[The following is copied verbatim from forcesofgeek.com]
Who created the Internet?
It still boggles my mind that, 10 years after poor Al Gore kinda sorta lost a crucial presidential election, I still hear the same joke reverberating down the hallways of history. “Hey look at me. I’m Al Gore. I invented the Internets.”
Everyone laughs, of course, because the idea of one person creating something as vast as the Internet is patently ridiculous.
The fact that Gore never made any such claim usually gets overlooked in the hilarity.
In serious discussions about the Internet’s origins, computer scientists Vint Cerf and Tim Berners-Lee usually receive the honors, for their work at DARPA and the foundation of the World Wide Web Foundation, respectively.
They obviously deserve the recognition they receive for their genuinely world-changing work. However, the Internet is a highly conceptual invention, as much cultural construct as technological breakthrough. It wouldn’t be possible without political support, infrastructure, funding, maintenance, and an unbelievable amount of incredibly hard work. Without the concept, though, we couldn’t even manage to put the first two building blocks in place.
So who deserves the credit?
Jules Verne, of course.
That’s right, one of the two true fathers of science fiction first conceived of a vast network of home communication/ information machines in 1863, well over a hundred years before the concept of the computer was popularized. The man who came up with the concept of submarine warfare, lunar travel, and heavier-than-air flight is also one of the inventors of information technology. There wasn’t even a word for “information technology,” but there it is. It was his second novel.
The telephone wouldn’t even be patented for another 13 years. Vannevar Bush, one of IT’s great visionaries, wouldn’t even conceive of the Memex—the conceptual model for the PC—until 1945.
There’s literally no analogy I can come up with that does this justice, but I’ll make one up anyway. It’s like a caveman seeing a maple seed and thinking “Oh crap! Sikorsky S-67 Blackhawk attack helicopters!”
It gets even weirder of course.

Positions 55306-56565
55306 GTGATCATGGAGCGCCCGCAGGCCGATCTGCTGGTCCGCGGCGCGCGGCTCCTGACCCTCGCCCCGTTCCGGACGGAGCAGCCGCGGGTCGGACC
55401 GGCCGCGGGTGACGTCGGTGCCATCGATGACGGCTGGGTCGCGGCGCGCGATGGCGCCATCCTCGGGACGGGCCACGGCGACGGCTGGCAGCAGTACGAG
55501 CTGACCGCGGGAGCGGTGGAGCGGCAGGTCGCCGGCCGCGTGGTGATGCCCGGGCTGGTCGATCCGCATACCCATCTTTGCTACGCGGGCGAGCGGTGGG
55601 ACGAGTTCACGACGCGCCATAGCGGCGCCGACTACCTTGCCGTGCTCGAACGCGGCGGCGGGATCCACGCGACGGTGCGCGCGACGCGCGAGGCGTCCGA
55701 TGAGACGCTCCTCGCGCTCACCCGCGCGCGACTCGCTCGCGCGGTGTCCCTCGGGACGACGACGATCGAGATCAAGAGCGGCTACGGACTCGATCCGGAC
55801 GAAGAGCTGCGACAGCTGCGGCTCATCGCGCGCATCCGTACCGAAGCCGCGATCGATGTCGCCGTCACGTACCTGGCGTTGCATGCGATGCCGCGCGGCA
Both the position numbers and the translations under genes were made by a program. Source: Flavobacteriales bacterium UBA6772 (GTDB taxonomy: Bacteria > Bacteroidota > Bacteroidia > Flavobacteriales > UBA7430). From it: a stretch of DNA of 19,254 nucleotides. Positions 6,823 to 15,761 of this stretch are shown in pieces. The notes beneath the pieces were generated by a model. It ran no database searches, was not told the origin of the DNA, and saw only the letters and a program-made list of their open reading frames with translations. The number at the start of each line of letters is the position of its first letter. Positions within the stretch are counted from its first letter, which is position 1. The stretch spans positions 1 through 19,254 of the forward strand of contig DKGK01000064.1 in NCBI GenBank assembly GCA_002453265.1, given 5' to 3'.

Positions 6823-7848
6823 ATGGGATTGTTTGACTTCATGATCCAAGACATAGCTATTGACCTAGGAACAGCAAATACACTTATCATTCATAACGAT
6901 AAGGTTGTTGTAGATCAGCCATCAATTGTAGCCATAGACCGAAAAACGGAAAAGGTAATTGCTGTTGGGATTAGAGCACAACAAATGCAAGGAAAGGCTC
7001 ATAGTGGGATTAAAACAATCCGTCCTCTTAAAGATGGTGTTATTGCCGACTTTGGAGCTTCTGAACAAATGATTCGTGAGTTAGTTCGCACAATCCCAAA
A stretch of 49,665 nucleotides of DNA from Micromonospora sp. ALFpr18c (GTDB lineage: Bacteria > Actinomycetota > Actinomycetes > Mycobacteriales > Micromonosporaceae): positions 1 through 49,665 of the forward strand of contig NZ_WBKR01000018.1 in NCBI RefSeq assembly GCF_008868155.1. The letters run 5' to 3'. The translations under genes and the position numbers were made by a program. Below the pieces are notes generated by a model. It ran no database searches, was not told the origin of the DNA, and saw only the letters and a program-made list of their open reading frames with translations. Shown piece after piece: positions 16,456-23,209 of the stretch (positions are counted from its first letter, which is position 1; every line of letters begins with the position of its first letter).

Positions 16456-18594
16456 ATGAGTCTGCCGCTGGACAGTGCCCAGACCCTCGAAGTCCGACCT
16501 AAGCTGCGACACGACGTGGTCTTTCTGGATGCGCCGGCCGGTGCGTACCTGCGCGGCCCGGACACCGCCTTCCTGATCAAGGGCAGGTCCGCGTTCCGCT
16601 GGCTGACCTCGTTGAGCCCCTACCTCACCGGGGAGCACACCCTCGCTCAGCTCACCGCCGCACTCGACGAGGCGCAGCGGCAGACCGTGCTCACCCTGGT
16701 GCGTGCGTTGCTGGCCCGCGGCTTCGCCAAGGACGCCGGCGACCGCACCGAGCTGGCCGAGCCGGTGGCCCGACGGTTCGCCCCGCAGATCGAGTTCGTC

The novel wasn’t a hit. In fact, it wasn’t even published until 1994, which is to say five years after Tim Berners-Lee officially created the World Wide Web. Jules Verne invented the internet and no one knew about it for 131 years. What the crap?
Here’s the sad story. Verne wasn’t an established novelist yet, and his publisher refused the text out of hand, saying that it could ruin Verne’s reputation. His first novel, Five Weeks in a Balloon, was a fanciful and somewhat trendy adventure. Paris in the 20th Century, in contrast, was a dark and brooding novel about the death of culture, financial ruin, ecological disaster, and essentially the death of all hope. The death of all hope is less than marketable.
Adding insult to injury, though, Verne’s publisher also said that the book was “too unbelievable.” Keeping in mind that Verne would not establish his trope of speculative fiction that borders on prophecy for years, here’s a nice short list of other things he predicted in this one unpublished novel alone:
- Mechanical Calculators
- Air conditioning (which, by the way, changed the world in its own right)
- High-speed rail travel
- The electric chair
- The automobile (The invention that defined America in the latter 20th century)
Also: The mass production of culture, the current academic Humanities crisis, manmade ecological crisis (think Global Warming), the “greed is good” philosophy that defined the 1980s… and the Internet. All in one single novel generally considered as one of his less important works.
The real story of Verne’s success is that he didn’t give up.
It’s hard to imagine the strength it took for a young man to ignore an experienced editor’s opinion and keep chasing the seemingly impossible images inside his own head. Somehow, Verne wasn’t discouraged by this early rejection, and instead knew where his true creative strengths lay. Verne somehow managed to define his career not as a writer of banal adventures, but instead as one of the founders of speculative fiction. It’s astounding to think that Jules Verne’s prescience extended even to the future of his own writing, his own self—the very things that even the most perceptive among us are usually blind to.
As a result, Verne didn’t just invent the internet—he kept on inventing and predicting and prophesying for the rest of his life.
Verne died in 1905.
He lived to see the Wright Brothers make their first flight. Everything else mentioned above was still waiting decades past his future.